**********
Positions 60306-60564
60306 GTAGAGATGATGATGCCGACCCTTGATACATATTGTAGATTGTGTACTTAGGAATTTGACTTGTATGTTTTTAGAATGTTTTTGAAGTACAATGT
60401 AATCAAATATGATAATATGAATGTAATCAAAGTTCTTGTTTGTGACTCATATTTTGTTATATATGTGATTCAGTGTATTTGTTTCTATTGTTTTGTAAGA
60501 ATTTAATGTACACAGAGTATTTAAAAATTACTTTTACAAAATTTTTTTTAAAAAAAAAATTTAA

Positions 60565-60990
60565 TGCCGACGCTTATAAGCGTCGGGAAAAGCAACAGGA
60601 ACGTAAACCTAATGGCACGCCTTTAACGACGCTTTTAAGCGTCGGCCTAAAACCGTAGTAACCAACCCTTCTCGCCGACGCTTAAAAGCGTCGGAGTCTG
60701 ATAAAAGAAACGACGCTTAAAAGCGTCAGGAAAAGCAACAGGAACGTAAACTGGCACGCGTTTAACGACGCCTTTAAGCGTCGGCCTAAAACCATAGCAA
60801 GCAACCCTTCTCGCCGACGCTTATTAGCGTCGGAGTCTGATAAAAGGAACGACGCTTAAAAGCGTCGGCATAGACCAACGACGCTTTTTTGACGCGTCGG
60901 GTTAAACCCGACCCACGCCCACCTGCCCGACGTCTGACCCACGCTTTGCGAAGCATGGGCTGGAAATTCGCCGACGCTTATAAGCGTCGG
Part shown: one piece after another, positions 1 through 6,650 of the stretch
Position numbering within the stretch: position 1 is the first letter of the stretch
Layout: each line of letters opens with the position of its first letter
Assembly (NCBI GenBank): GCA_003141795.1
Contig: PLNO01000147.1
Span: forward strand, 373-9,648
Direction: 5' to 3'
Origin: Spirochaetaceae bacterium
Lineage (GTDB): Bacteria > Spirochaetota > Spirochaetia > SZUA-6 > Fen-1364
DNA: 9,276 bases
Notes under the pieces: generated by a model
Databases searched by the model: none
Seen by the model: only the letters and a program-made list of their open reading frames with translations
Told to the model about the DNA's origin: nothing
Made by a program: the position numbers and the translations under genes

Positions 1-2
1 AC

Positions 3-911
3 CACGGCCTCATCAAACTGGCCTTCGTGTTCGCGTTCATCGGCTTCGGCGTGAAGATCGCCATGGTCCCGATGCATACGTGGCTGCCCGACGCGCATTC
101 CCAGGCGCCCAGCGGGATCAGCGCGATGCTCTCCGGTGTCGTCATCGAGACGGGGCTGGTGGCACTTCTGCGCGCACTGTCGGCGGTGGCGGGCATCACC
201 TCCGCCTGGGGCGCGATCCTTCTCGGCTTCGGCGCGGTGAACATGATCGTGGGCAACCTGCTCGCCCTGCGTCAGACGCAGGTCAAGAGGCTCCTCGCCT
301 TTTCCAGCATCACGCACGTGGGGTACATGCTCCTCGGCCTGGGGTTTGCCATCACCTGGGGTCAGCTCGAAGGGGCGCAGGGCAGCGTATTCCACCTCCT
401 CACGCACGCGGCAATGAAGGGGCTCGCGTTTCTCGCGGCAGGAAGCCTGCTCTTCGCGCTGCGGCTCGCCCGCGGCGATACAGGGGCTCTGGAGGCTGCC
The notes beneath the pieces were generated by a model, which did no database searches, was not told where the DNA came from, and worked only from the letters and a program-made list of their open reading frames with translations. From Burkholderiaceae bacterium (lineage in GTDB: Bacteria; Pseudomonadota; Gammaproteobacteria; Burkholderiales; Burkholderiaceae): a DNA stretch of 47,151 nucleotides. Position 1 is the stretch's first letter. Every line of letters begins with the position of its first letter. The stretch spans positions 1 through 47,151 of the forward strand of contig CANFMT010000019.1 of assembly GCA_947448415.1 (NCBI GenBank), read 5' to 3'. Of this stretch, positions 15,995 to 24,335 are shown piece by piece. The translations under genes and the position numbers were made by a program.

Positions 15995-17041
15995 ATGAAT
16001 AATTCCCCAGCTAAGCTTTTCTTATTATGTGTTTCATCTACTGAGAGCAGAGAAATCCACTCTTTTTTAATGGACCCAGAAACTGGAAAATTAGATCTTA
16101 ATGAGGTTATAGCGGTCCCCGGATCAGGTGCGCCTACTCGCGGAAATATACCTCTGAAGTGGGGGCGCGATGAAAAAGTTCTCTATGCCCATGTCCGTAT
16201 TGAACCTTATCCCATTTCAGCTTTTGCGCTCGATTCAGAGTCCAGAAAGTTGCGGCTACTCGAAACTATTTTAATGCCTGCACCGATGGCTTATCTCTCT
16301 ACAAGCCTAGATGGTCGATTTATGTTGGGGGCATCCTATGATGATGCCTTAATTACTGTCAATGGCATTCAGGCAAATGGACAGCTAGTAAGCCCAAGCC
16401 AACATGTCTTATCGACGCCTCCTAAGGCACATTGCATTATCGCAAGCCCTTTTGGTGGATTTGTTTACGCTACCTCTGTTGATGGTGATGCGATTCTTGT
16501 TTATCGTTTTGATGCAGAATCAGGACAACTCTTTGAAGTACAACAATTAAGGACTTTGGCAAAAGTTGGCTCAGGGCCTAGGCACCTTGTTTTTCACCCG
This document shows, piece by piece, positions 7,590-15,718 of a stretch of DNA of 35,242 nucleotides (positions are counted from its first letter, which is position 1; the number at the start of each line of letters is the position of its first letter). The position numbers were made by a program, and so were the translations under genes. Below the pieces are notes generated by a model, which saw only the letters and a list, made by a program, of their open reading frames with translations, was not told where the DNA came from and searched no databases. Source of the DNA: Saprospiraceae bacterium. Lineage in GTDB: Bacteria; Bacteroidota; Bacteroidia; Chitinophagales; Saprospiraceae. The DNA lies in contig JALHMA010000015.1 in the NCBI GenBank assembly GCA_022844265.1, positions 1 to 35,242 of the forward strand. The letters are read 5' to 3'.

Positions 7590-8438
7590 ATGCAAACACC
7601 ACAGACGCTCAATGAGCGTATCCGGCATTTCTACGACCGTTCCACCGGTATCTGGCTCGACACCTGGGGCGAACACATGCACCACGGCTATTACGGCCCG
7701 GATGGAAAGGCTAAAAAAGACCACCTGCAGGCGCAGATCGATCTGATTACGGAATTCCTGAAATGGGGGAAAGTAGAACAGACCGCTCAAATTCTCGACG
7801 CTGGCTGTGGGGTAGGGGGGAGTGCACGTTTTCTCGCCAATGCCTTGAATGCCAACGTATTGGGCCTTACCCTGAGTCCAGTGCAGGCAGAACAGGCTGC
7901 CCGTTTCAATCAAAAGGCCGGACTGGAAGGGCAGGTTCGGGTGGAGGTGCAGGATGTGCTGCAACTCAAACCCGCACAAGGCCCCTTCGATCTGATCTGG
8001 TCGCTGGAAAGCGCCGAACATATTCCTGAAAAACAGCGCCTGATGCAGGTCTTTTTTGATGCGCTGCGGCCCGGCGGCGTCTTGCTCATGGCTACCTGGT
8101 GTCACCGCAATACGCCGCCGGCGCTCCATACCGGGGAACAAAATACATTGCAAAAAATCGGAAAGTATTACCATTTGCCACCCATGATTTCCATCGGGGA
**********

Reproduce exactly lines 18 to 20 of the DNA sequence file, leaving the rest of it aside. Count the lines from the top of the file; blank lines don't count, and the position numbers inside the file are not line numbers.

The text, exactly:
Origin: Spirochaetaceae bacterium
Lineage (GTDB): Bacteria > Spirochaetota > Spirochaetia > SZUA-6 > Fen-1364
DNA: 9,276 bases